The new animated Star Wars Rebels series will premiere in the fall of 2104 as a...
Don’t Judge a Judge by his Characters!
Recently I bumped into an old acquaintance who happened to mention that he had been a good friend of Bob Clampett during the legendary toonmaker’s latter-day career. He described Clampett as being just as funny and crazy in his private life as his characters were on-screen (well, maybe not quite as crazy; I’ve never heard it said that Bob bounced around on his head while screaming, “Hoo-hoo! Hoo-hoo!”). I’m not dedicating this week’s piece to Clampett, however. Instead, this encounter reminded me of another renowned animator who is known for not being like his characters.
Last month saw the return of Beavis and Butt-head on MTV, the network on which they originally debuted in 1993. Rest assured they haven’t grown up over the past 18 years; they are still teenaged wastrels who spend their time watching and commenting on music videos…and now reality shows!… on TV. Mike Judge, who created Beavis and Butt-head in a 1992 short, called Frog Baseball, is once more behind the series. Judge, of course, is also the creative force behind the hit animated series King of the Hill and the depressingly prophetic feature film Idiocracy (2006).
Those who weren’t around in 1993 might not realize just how big and splash Beavis and Butt-head made at the time, not simply within animation, but in showbiz in general. I first spoke to Mike about it back in 1996. The self-taught animator from Dallas was then readying Beavis and Butt-head Do America for movie theatres, and was still reeling from the whole Beavis and Butt-head phenomenon. “I still have a pretty normal life,” he told me at the time, but went on to say how people were sometimes disappointed that he wasn’t more like his creations:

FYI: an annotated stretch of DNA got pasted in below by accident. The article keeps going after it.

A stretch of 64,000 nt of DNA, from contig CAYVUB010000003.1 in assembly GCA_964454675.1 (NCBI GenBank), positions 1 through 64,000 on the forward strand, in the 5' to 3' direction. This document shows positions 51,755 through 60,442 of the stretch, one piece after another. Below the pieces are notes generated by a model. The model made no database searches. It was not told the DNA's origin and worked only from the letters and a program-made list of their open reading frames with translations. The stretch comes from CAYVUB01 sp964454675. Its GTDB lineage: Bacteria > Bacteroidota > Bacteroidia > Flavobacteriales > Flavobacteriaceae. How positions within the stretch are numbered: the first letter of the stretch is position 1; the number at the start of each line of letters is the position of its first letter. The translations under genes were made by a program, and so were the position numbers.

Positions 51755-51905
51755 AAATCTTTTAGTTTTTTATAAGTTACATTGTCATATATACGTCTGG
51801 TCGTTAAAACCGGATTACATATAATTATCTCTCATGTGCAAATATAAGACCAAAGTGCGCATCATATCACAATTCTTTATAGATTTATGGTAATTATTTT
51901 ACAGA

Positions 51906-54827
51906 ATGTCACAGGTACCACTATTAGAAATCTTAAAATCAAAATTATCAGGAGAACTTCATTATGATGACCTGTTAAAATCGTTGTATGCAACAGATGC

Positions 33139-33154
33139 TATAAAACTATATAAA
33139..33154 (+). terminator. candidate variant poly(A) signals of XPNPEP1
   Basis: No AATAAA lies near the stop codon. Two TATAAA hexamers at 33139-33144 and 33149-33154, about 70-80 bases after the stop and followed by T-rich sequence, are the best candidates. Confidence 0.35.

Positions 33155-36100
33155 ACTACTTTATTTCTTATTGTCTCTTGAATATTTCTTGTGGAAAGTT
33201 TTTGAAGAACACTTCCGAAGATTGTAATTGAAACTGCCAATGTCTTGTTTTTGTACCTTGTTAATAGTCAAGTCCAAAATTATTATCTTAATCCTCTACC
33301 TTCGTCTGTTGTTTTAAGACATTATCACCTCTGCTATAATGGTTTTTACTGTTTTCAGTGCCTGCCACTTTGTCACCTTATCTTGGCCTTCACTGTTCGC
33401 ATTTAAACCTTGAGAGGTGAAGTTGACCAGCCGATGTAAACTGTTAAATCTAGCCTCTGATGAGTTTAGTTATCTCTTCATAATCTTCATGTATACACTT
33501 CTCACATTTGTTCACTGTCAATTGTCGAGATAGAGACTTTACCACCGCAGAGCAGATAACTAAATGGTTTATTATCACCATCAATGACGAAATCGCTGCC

“People are always surprised at how normal and low-key I am. It shouldn’t be that surprising. I always remember hearing Michael Palin say in an interview that everyone expected the Monty Python guys to be just wild, crazy and spontaneous guys, but you can’t get a guy in a Viking outfit and hit him over the head with a chicken in a second. You’ve got to plan it and work it out, and organize it. It’s the same with this. When I did the first Beavis and Butt-head cartoon, I was sitting there with the exposure sheet, painting cels, and shooting the thing myself. It’s not like I was out there wandering around like an idiot and watching TV. I think a lot of people are really disappointed. They expect me to be different. I’ll be at a wedding or something, and someone will say, ‘Hey, that’s the Beavis and Butt-head guy!’ and thirteen-year-old kids come up and look at me with disgust, like, ‘Yeah? Well prove it! You don’t look that important!’”
If the return of Beavis and Butt-head proves anything it’s that some characters (and their hardworking creators) never go out of fashion, and that the popular portrayals of American teens and pseudo Broadway stars, or as vampires and werewolves, are the real cartoons.